there is one interloper, the gene ‘‘Y’’. Table 3 is a synthesis
of information on four isolated contiguous pairs of Cancer
genes. One hypothesis regarding CDX2–FLT3 and FANCC–
PTCH is that CDX2 and FANCC are effectors of the
signaling initiated by their respective adjacent receptors,
FLT3 and PTCH. In Table 1, cancer consensus cluster 2
(CDX2) may include genes that are ligands (small
molecules) or downstream effectors (transcription factors)
of the transmembrane receptor protein kinases in consensus
cluster 3 (FLT3). Similarly, consensus cluster 17 (FANCC)
may include genes that respond to signals received by
membrane proteins in consensus cluster 6 (PTCH).
Table 4 describes isolated consecutive pairs and includes
predictions for interlopers. Similarly, Table 5 discusses
interleaved contiguous and consecutive pairs. Combining
phenotype position effects with comparative genomics not
only provides enhanced understanding of proteins that have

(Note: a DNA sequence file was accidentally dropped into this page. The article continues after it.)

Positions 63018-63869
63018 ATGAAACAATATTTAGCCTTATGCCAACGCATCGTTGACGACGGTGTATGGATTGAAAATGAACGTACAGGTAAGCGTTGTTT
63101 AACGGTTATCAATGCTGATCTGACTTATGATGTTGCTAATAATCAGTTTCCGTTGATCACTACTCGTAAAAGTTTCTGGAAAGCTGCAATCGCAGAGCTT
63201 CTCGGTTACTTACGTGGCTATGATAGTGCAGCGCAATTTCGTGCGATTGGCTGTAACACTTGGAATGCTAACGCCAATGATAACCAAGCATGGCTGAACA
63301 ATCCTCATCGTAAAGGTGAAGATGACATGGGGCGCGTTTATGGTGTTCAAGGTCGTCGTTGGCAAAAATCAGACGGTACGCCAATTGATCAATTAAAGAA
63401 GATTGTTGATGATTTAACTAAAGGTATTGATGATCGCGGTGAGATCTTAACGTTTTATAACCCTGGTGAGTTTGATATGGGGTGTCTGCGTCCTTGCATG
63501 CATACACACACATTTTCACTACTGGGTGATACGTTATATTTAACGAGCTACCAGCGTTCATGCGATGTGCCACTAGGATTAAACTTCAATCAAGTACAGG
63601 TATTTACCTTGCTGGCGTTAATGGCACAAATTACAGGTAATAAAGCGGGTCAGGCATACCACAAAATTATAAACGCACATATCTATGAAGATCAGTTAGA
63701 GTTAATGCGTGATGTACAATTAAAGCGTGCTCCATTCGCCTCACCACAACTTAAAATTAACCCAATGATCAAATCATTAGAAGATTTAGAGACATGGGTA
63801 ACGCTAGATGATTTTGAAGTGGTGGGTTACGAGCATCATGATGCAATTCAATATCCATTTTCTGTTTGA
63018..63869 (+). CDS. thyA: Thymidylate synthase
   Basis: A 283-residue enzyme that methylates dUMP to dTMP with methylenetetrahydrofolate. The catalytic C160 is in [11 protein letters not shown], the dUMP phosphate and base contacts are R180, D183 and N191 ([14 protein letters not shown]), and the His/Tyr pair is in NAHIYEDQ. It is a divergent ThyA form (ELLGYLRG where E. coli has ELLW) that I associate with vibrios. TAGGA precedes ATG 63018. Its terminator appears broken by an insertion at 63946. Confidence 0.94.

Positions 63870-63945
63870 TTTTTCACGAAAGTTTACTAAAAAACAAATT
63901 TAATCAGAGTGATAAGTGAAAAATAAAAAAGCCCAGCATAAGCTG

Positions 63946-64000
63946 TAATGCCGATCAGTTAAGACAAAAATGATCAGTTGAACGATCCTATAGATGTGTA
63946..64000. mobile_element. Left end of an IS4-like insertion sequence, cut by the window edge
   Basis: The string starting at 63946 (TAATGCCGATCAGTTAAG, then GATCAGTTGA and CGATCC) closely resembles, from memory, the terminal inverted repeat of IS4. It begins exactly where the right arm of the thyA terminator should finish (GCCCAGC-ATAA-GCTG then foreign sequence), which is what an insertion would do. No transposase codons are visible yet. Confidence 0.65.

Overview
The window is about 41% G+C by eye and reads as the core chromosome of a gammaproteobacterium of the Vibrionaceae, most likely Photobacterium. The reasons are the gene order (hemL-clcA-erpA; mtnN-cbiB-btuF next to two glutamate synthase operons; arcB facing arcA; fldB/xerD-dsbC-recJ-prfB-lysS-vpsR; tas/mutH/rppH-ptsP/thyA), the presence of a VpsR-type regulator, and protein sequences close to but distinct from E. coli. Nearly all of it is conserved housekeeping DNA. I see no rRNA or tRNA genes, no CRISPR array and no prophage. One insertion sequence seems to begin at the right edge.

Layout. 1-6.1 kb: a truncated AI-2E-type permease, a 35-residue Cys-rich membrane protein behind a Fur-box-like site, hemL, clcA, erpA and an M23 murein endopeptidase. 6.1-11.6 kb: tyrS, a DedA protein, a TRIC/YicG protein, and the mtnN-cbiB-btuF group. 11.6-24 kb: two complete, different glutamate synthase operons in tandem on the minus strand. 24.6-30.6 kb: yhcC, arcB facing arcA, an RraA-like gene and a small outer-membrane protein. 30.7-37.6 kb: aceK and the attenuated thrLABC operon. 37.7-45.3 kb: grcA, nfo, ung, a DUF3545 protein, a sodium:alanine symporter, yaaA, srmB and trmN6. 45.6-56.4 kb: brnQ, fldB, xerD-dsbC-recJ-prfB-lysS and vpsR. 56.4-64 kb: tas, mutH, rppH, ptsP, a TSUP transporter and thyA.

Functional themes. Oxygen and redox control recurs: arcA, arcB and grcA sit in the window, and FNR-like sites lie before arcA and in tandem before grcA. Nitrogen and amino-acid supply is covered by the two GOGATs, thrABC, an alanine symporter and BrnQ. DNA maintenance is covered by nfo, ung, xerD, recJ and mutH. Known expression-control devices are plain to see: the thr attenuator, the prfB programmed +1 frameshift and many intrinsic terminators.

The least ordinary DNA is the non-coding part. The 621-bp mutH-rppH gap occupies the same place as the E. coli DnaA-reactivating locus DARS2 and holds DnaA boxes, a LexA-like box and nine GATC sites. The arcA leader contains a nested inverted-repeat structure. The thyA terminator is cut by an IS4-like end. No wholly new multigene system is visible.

been characterized previously, but also generates predictions
about open reading frames (FANCD2–[C3ORF10]–VHL;
BCL6–[FLJ42393]–LPP).
Aging and Cancer genes form clusters in the same
genomic region. Table 6 gives information on the pair of
genes with the fewest interlopers, ATM–[KDELC2]–
[SLAC2-B]–DDX10. The Aging genes UCHL1 and KL
link some of the contiguous and consecutive pairs discussed
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J.R. Semeiks et al. / Mechanisms of Ageing and Development 126 (2005) 193–208
Table 3
A systematic examination of isolated contiguous pairs in the Cancer data set
Location
LocusLink gene symbol (description) and user-generated summary
3q26.2
3q26.2
EVI1 (ecotropic viral integration site 1)–MDS1 (myelodysplasia syndrome 1).
EVI1 binds DNA, inhibits c-Jun N-terminal kinase (JNK), and is involved in megakaryocytic differentiation.
MDS1 is a transcription factor associated with Myelodysplasia syndrome-1 (a chromosomal translocation breakpoint in the region
between these genes is associated with leukemia).
5q35.1
5q35.1
TLX3 (T-cell leukemia, homeobox 3)–NPM1 (nucleophosmin, nucleolar phosphoprotein B23, numatrin).
TLX3 is an orphan homeobox gene associated with T-cell acute lymphoblastic leukaemia.
NPM1 is an NF-kB co-activator for the induction of the human SOD2 gene, regulates p53, is expressed at low levels in lymphoblasts
from patients with Fanconi anemia, and is associated with acute promyelocytic leukaemia.